Musings – Discovering my old life in Ballybay via Facebook

This is an old post from a previous blog on a different platform which I was reminded about today, so I thought I would share it on here. It’s from March 2014:

I don’t know if you ever check the OTHERS option on your Facebook messages. I don’t check it that often but did so today at lunchtime today and I found a message there from a girl I have not been in touch with for 35 years.

Her name is Maria Cosgrove and she is from Ballybay – a small town in Co Monaghan. I used to live there with my family until we moved away in 1978 after my dad, the local Garda, was transferred, as was the custom in those days.

We had great friends in Ballybay. I started primary school there. We had a gang called The Hall Street Gang. We had adventures like those kids in The Goonies, or the Famous Five or Secret Seven had. The Hall Street Gang was the gang of kids who lived in a cluster along Hall Street. We met in the lanes and the fields and sometimes in the Garda shed.

The Drumms, Maguires, McMahons and the McItaveys were the main members of the Hall Street Gang (I hope I am remembering the names correctly).

A photo taken sometime in the mid seventies, captures us in colour, outside the Garda Station which was really in our front garden, underneath the three big Cherry Blossom trees that adorned the grass verge on the way up to the door of the station.

There was no email, text, Facebook or Twitter in those days and the house we moved to did not have a phone. I recall a lot of tears the day we left as we hugged and promised to keep in touch and I do remember a few visits back for different things. Some of our friends from Ballybay also came to visit us too in our new home.

But time passed and we grew up in a brand new town and made new friends. We sadly lost contact with our friends from Ballybay.

But I have never forgotten Ballybay and the gang of friends we had.

I remember happy times in the house we had behind the Garda station.
I remember being outdoors in all weather, getting lost in the fields on purpose, collecting blackberries and selling them to local shops – sometimes the money went to the nuns in the Convent of Mercy and other times it went to buy sweets for the gang.

I remember plays we used to stage in the garden and in the Garda shed. We would charge people 10p to come and watch a variety show which was never very good, but which people (well other children) came to watch.

I remember Community Games in the big park. Relays, hurdles and my breath being almost taken away with the exertion.

I remember the teachers we had and moving from the small school to the brand new purpose-built school with the new carpets, the new desks and chairs that were proper chairs and not old benches with ink wells.

I remember Sister Philomena, who was small and gentle but very capable of keeping things moving. I remember a few years ago learning of her murder and trying to understand how something so awful could happen to someone so gentle.

I remember swinging and balancing on the bars and railings and my sister breaking her arm.

I remember being run over by my Dad’s car in the school yard and all the visitors to the house who I bet could scarcely believe I had survived – what four year old survives being knocked down, trapped under a car and driven around a tough tarmac school yard ? I remember our postman and Miss Salmon chasing the car and shouting STOP before it pulled out onto the main road.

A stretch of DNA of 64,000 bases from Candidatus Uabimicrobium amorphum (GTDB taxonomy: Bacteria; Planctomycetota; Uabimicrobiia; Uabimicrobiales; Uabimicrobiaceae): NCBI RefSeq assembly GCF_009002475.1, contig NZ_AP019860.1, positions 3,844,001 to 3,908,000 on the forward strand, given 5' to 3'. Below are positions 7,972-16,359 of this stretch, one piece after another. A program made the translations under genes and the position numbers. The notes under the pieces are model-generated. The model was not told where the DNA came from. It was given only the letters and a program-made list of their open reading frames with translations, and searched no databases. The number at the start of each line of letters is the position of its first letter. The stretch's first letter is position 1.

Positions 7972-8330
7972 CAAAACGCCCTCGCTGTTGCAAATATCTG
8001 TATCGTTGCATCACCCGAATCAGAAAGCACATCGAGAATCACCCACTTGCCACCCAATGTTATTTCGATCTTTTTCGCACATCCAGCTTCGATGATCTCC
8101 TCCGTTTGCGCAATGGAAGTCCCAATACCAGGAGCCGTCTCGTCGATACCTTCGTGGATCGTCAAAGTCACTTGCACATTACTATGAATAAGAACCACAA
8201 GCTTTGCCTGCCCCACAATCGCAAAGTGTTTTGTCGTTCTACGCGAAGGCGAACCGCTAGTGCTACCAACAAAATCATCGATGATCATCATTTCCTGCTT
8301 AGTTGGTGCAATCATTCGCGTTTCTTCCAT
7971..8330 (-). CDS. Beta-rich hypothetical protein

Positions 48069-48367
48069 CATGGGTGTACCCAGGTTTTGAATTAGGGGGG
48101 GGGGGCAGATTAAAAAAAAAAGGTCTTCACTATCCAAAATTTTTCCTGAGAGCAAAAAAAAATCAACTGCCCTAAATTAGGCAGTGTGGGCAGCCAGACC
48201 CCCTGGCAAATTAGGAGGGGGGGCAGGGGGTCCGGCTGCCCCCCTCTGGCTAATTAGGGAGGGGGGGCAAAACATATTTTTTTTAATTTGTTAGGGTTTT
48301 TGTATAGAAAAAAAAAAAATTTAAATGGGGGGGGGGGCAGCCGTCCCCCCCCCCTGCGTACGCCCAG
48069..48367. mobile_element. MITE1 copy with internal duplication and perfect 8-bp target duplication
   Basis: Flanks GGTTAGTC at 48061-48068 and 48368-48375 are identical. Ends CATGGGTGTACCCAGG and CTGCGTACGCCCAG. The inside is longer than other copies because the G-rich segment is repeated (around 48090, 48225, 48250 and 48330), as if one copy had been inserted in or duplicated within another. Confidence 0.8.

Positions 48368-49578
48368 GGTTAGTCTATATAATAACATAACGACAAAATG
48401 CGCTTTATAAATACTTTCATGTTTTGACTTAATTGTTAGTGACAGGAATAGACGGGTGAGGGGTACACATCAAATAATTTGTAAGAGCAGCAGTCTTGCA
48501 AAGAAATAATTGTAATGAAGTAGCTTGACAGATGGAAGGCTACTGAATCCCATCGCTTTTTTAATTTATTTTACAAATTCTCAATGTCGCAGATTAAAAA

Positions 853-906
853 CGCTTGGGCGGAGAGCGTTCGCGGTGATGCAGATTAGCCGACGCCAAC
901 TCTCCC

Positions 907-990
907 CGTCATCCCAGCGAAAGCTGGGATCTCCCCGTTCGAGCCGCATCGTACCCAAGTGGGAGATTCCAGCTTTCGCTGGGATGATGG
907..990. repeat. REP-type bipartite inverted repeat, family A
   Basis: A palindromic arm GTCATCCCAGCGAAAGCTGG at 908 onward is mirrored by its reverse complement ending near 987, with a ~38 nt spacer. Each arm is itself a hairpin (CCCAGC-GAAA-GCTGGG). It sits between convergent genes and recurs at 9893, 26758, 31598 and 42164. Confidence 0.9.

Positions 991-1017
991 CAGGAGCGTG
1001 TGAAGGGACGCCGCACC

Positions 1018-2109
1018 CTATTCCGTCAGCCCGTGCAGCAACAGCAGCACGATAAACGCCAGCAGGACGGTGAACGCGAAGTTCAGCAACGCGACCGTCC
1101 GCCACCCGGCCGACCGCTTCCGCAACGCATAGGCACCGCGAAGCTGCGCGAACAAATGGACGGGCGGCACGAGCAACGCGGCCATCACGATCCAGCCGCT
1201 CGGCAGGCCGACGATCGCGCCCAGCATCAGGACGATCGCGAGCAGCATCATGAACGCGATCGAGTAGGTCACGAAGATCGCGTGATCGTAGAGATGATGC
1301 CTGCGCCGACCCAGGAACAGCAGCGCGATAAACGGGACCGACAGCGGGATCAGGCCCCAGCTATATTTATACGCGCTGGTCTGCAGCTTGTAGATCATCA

I remember swinging on the gate and getting that little scar under my lip when the gate slammed shut. I remember walking the walls on the way up home.

I remember the embankment at the back of the corner shop where we disturbed a wasps nest and where my sister was stung several times. I remember the smell of vinegar on the stings.

I was part of an Irish dancing troupe in Ballybay. The costume was cream with purple Celtic designs. For the life of me I can’t remember the name of the Irish dancing school. I remember my dancing partners Damian and Catriona Carragher. We were a great group for the three-hand reel.

I do remember the sweet shop at the top of Hall Street, conveniently located on our route to school. The shopkeeper Mrs Daly always seemed old to me in those days. She had a counter with a glass front filled with trays of sweets. Depending on how much (or little in my case) money you had, you asked for the corresponding tray and knew that everything on it could be bought for halfpenny, a penny, two pence or five pence. I am not sure if there was a ten pence tray. Katie Daly was her name and through my conversations and subsequent connection with a Facebook page called BALLYBAY AND ITS PEOPLE, I found out that she is alive and well and in her 90s. How I would love to sit down with her for a chat.

I have been hanging out on this Facebook page for the past few days and I shared this picture taken as I mentioned earlier, in our front lawn adjacent to the Garda Station.

hall street gang
The Hall Street Gang sometime in the 1970s

Since posting the picture I have chatted to three of the people in it. I have not spoken to them since we left Ballybay in 1978. 35 year’s later and it’s all come back to life through the power of social media. It’s been great.

I am looking forward to having more memories refreshed by these new old friends from Ballybay. So do check that OTHERS folder on Facebook and if you are ever in the area do give Ballybay a visit.

It seems it has always been the place where everybody knows your name!

Brenda xx

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